EMD Serono's Egrifta effective against drug-induced fatty liver disease in trial
- In 2010, Egrifta (tesamorelin) became the first FDA-approved drug for reducing the abdominal fat deposits that occur in many HIV patients receiving antiretroviral therapy (ARV).
- ARV-treated patients also have a high incidence of non-alcoholic fatty liver disease (NAFLD).
- A new study published in JAMA showed an overall decrease of 9.9% in visceral adipose tissue among Egrifta-treated patients, compared with a 6.6% increase among the control group.
It is well known that ARV therapy often leads to lipodystrophy and even insulin resistance in patients -- but ARV treatment is also associated with NAFLD. NAFLD may be benign, but it may also lead to liver inflammation, cellular damage, fibrosis, cirrhosis, end-stage liver disease and even liver cancer.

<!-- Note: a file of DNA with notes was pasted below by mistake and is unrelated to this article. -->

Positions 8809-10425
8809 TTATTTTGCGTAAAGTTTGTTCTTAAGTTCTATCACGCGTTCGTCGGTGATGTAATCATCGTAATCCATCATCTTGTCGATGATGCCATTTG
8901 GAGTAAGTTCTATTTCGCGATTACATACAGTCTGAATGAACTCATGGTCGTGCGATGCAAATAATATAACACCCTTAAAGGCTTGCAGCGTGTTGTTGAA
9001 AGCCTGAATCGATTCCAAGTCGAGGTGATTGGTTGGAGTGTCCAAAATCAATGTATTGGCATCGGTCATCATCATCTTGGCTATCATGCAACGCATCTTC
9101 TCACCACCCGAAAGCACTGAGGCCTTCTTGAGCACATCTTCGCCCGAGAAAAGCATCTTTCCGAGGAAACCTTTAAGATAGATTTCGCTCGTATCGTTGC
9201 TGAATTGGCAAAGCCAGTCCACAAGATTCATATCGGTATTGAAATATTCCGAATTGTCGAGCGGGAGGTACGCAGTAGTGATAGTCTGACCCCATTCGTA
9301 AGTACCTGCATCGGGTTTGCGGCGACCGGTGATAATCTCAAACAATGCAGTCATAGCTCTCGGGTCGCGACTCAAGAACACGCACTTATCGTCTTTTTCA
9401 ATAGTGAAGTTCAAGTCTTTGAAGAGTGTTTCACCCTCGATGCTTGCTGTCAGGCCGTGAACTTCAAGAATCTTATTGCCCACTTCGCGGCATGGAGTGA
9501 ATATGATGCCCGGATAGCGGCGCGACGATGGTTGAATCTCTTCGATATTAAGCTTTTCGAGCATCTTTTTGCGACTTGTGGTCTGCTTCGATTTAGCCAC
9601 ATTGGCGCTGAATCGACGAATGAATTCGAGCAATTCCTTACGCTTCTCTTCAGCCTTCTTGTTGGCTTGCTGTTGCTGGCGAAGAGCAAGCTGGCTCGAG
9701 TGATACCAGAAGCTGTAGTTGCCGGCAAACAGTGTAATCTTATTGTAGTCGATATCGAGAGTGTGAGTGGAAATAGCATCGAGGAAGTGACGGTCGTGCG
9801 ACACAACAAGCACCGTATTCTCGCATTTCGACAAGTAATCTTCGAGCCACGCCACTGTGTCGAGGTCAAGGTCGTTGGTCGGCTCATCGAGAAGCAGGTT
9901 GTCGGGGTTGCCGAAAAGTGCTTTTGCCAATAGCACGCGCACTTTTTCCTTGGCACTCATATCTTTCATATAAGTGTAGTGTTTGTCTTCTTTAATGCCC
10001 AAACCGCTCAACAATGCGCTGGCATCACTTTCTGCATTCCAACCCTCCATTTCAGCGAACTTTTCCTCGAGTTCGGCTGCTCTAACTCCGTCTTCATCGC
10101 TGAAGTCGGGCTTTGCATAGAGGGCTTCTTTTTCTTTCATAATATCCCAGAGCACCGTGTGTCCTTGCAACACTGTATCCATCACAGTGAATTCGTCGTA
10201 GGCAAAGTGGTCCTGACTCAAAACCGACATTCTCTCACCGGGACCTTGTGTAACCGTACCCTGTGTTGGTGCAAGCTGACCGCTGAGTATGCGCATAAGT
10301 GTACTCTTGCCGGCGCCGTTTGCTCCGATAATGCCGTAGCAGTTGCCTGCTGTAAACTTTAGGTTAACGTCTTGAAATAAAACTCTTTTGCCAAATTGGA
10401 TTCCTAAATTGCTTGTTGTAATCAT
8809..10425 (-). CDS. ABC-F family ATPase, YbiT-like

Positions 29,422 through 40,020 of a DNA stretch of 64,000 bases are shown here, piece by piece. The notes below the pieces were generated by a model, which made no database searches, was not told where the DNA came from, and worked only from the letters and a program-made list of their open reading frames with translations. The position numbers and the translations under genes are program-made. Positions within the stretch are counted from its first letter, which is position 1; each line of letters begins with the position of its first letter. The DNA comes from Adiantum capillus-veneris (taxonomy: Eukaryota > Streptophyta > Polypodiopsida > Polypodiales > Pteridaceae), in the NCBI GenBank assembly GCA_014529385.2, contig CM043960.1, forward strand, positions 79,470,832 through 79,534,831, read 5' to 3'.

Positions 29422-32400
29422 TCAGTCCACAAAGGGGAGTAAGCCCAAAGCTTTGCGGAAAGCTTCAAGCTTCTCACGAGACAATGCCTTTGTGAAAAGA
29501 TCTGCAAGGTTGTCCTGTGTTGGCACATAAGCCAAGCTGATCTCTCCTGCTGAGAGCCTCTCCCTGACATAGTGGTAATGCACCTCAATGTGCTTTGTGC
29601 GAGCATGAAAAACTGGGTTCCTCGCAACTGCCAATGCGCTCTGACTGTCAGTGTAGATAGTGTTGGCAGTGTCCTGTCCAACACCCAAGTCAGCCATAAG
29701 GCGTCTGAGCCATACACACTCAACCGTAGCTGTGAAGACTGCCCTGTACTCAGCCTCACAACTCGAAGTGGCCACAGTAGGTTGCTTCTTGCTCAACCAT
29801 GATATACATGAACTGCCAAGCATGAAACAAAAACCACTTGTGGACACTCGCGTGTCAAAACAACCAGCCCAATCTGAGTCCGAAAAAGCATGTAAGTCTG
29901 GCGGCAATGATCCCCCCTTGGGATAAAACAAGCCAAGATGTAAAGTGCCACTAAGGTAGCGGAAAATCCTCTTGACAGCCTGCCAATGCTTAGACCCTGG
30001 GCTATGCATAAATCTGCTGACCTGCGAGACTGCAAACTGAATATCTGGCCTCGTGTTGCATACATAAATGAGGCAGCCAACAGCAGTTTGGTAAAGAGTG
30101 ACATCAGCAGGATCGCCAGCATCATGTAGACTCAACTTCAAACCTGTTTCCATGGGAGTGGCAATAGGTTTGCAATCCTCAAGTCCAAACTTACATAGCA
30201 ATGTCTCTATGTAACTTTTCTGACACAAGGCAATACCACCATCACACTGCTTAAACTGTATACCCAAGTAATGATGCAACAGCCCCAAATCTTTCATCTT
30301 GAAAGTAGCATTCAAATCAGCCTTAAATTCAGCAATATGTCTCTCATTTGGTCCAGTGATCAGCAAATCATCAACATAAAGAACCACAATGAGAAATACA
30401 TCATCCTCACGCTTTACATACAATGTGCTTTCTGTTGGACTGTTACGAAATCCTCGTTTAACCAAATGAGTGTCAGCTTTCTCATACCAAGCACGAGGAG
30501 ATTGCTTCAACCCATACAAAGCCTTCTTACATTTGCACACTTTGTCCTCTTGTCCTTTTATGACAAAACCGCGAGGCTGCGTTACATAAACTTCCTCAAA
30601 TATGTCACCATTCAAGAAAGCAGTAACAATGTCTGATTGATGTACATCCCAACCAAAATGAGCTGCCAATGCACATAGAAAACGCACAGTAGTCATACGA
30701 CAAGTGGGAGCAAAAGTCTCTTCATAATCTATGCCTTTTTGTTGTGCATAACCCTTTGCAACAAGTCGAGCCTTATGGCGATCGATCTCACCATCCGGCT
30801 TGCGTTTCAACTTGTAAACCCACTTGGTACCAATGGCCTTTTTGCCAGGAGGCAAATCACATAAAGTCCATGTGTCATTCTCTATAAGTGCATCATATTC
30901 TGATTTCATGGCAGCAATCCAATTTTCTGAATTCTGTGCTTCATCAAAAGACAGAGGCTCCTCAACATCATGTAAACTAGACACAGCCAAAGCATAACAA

Egrifta stimulates the release of growth hormone, which is present in reduced levels in ARV patients with lipodystrophy. In the new study, 48 ARV-treated adults were also treated with Egrifta and followed for six months. Results strongly favored the use of Egrifta as a way to reduce liver fat content. Strikingly, the reduction in liver fat had no adverse effect on glucose metabolism.
“The decrease in liver fat in this study suggests that strategies to reduce visceral adiposity merit further investigation in HIV-infected patients with NAFLD, a condition for which there are no approved treatments,” wrote the study authors.